Select Committee on Home Affairs Fourth Report


39. On 3 July 2002 the Home Office published a consultation paper on Entitlement Cards and Identity Fraud.[22] The paper stated that:

    "A universal entitlement card scheme would:

    (i) provide people who are lawfully resident in the UK with a means of confirming their identity to a high degree of assurance;

    (ii) establish for official purposes a person's identity so that there is one definitive record of an identity which all Government departments can use if they wish;

    (iii) help people gain entitlement to products and services provided by both the public and private sectors, particularly those who might find it difficult to so do at present;

    (iv) help public and private sector organisations to validate a person's identity, entitlement to products and services and eligibility to work in the UK." [23]

40. It continued: "The Government does not wish to consult on the introduction of a compulsory scheme, by which it means a card which everyone would have and be required to carry at all times."[24] But the paper also made clear that the preferred option was a "universal" entitlement card scheme, by which everyone in the country over a certain age was required to register with the scheme and to obtain a card, and a card would be the only way to access particular services (other than in an emergency or in cases where a card had been lost or stolen).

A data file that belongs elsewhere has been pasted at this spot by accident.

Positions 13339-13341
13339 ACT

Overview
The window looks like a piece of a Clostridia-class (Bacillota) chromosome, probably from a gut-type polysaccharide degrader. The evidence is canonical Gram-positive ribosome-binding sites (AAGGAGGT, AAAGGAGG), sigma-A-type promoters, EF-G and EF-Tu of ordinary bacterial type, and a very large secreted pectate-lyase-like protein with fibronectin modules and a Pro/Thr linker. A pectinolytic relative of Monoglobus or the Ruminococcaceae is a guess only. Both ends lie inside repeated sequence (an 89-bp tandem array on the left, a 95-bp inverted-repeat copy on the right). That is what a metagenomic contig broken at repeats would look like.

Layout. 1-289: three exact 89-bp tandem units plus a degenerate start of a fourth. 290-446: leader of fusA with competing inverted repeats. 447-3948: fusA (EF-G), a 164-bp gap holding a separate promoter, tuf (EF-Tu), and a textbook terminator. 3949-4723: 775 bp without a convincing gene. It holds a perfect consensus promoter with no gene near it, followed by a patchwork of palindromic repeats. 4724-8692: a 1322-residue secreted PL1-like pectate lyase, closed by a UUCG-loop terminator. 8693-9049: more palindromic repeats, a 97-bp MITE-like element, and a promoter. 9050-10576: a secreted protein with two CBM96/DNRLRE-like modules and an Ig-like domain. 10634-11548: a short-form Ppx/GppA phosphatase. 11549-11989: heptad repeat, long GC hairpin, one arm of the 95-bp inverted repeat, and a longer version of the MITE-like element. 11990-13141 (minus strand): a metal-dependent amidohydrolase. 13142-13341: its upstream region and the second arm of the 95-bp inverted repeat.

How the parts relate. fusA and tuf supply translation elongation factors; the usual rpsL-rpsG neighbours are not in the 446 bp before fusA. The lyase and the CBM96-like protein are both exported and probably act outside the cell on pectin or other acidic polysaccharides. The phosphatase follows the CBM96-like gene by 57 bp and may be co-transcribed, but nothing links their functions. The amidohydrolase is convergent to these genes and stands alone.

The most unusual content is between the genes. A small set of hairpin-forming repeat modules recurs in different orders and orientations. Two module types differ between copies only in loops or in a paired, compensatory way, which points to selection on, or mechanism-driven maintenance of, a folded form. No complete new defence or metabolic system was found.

41. The preferred option of a universal entitlement card scheme was described by the paper as one under which:

    "(i) it would be a requirement that all lawful residents of the UK over a certain age register with a scheme and obtain a card;

    (ii) service providers would be free to decide whether or not to use the card scheme as the means to access their services;

    (iii) service providers who did choose to use the card scheme would make the scheme the exclusive way to access their services (with exceptions for emergencies such as lost or stolen cards);

    (iv) some services would rely on the database which administered the card scheme rather than require production of a card if that was a more efficient and convenient way to provide the service." [25]

42. Other issues raised in the consultation paper included:

  • whether there should be unique personal numbers;
  • what services should be linked to the card;
  • whether the card should also serve as a European travel document;
  • how to combat identity fraud;